NYT more clueless and biased than Al Jazeera

Leo Rennert
In its June 15 edition, the New York Times carries an article by Jerusalem correspondent Isabel Kershner about a roadside shooting attack on Israeli policemen  in the West Bank that killed one officer and injured two ("Israeli Policeman Killed In West Bank Shooting" page A9).

Two questions arise with regard to such an incident:  Who did it?  Could it have been prevented?

As to who did it, Kershner professes ignorance:  "No group had claimed responsibility by Monday evening," she reports.

Not so.  As early as 1:29 PM, Mecca time, 10:25 AM, GMT, 5:29 AM, New York time, June 14, Al-Jazeera posted the following dispatch:  "The Al-Aqsa Martyrs Brigades, the military wing of the Fatah political party, has claimed responsibility for the attack."

In the same vein, Ma'an, the Palestinian news agency, filed a report at 7:54 PM, local time, June 14, that "a group within the Fatah-affiliated Al-Aqsa Martyrs Brigades claimed responsibility for opening fire at an Israeli patrol car in Hebron."

But even as other media also cited Al-Aqsa Martrys Brigades as the attacker, there were no fingerprints of this group -- the terrorist wing of Mahmoud Abbas's political party -- in Kershner's article.

Kershner and the Times, in their eagerness to portray Abbas as a worthy, reliable peace partner, seem to have a great avesion against publishing anything that might tarnish his image.

As to the second question -- might the attack have been prevented -- Kershner again is loath to assign direct or indirect responsibility to anyone connected with Abbas's regime.

"The West Bank has seen only sporadic violence in recent months," she writes in her second paragraph, "but tensions have risen in the region following Israel's deadly raid on a flotilla bound for Gaza two weeks ago."

So, the first suspect to pop into Kershner's mind is actually Israel!

Further down in her story, she does acknowledge that in February, an Israeli soldier was stabbed to death by a Palestinian police officer in the West Bank, and in March of last year, two Israeli policemen were killed by gunmen who opned fire on their car in the West Bank.  Plus last December, an "Israeli resident" (he was a rabbi) of a West Bank settlement was shot to death on a road near his home.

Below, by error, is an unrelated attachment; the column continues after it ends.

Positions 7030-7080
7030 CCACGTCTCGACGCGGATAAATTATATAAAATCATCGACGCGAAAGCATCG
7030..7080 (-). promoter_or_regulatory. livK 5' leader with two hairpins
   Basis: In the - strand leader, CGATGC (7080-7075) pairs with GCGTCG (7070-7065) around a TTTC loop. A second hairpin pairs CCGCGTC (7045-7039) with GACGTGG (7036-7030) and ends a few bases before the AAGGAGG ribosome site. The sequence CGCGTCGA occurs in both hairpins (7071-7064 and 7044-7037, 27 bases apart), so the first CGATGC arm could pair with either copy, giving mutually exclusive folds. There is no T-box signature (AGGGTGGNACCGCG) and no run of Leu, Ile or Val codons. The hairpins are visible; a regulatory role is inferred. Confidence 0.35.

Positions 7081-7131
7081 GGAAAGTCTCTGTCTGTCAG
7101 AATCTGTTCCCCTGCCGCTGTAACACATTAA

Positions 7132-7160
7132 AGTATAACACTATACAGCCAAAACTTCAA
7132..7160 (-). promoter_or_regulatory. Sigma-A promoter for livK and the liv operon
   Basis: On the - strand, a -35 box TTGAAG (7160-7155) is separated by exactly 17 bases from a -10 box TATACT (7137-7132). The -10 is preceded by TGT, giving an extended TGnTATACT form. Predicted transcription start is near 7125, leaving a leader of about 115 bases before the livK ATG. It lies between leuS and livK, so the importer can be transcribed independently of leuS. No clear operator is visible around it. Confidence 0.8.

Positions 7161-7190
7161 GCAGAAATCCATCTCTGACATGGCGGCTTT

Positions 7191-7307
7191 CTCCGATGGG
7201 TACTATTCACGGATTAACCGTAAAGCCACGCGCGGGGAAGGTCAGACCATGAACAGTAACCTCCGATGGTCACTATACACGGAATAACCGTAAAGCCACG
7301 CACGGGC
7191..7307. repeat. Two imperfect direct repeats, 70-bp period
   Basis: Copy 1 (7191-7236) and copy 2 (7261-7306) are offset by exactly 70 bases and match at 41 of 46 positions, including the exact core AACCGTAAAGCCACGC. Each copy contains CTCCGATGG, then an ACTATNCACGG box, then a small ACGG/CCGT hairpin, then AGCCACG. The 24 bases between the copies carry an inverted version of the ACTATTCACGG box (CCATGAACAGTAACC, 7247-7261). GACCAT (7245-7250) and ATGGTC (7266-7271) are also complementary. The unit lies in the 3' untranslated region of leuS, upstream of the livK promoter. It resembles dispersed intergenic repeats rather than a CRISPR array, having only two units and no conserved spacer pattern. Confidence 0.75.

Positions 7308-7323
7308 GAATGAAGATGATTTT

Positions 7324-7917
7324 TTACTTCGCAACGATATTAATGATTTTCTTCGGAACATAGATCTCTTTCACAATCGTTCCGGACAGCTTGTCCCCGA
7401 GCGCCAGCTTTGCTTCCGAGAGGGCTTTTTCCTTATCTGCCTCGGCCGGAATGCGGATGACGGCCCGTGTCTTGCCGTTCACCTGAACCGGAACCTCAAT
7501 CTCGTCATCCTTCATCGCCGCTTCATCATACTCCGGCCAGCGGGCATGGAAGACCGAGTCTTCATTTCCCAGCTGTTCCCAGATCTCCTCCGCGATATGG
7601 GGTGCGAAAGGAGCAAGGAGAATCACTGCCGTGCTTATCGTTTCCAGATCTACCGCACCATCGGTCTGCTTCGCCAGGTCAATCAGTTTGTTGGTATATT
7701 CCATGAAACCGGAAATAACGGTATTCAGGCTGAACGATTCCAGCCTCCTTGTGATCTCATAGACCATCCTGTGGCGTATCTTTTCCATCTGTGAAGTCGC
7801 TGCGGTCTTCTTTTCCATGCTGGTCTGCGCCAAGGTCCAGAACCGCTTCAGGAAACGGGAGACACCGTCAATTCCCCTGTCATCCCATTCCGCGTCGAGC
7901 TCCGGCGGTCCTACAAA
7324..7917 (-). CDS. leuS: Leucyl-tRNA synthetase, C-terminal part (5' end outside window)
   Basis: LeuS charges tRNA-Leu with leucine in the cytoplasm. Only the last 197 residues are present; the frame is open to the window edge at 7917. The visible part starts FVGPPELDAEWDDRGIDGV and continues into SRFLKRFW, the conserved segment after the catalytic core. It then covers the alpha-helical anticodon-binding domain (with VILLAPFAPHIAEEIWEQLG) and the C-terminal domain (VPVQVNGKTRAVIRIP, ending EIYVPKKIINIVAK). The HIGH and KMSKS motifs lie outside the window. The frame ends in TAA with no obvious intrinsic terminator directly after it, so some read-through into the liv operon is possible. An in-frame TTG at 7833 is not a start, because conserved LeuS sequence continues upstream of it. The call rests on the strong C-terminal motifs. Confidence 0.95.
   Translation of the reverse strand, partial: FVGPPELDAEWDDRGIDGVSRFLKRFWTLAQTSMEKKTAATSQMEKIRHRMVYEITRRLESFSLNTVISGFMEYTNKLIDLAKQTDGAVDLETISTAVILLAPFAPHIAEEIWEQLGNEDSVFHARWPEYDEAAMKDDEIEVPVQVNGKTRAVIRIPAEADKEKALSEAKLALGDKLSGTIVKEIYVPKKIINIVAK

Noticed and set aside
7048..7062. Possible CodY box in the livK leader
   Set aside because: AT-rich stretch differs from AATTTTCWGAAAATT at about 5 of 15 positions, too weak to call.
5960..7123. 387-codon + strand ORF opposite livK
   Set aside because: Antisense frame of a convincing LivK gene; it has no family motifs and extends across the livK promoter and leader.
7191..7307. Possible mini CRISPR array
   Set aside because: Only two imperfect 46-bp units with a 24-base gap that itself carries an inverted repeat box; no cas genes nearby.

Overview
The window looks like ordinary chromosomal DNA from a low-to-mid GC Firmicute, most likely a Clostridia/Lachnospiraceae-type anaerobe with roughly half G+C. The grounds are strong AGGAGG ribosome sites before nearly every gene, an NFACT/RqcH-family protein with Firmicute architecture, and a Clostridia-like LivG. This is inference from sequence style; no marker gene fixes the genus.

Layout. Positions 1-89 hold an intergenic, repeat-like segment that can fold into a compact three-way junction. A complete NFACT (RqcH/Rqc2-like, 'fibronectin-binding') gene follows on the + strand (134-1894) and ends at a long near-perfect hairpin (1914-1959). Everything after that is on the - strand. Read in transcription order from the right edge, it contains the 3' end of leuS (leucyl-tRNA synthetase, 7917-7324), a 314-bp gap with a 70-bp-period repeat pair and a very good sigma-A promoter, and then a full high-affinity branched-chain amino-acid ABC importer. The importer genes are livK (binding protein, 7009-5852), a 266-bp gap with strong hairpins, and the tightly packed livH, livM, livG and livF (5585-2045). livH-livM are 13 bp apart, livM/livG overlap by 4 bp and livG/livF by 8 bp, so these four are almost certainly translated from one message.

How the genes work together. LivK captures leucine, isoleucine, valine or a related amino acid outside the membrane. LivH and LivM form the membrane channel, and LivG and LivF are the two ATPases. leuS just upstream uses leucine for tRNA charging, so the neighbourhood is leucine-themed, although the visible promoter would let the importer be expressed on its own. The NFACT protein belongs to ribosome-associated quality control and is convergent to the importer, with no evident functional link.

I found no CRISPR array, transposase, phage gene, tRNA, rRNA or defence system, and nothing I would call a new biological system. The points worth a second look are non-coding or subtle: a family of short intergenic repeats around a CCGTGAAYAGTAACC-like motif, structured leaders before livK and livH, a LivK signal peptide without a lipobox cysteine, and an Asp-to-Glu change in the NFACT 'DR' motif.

But in Kersner's view, these are signs of progress, not warnings that something may be amiss in the West Bank in terms of protecting Isreli lives.

For example, she writes approvingly that Israel has been easing movement for Palestinians by remving security checkpoints "as newly trained Palestinian security forces loyal to the Palestinian president, Mahmoud Abbas, began to assume a more active role."

In Kershner's view, what matters is to make life more pleasant to the Palestinians.  She's pleased with the removal of roadblocks, but never connects the dots that there's a dark side to this coin -- that opening up highways and roadways to unimpeded traffic makes it easier for terrorists to reach their targets and destinations.

In sharp contrast, Al-Jazeera shows no such timidity and hesitation.  In its June 14 dispath, the Arabic network reported that conservative political parties in Israel "blamed the attack on the government's recent moves to dismantle checkpoints in the West Bank."

Al-Jazeera quotes a Knesset member from a right-wing party as declaring that "opening roadblocks encourages terror."

And, on its own, Al-Jazeera adds that the attack took place "about nine kilometers from the Dahariya checkpoint, which was dismantled by Israeli authorities three weeks ago."

Imagine that -- Al-Jazeera connecting the dots, while Kershner and the Times avert their eyes from clues staring them in the face!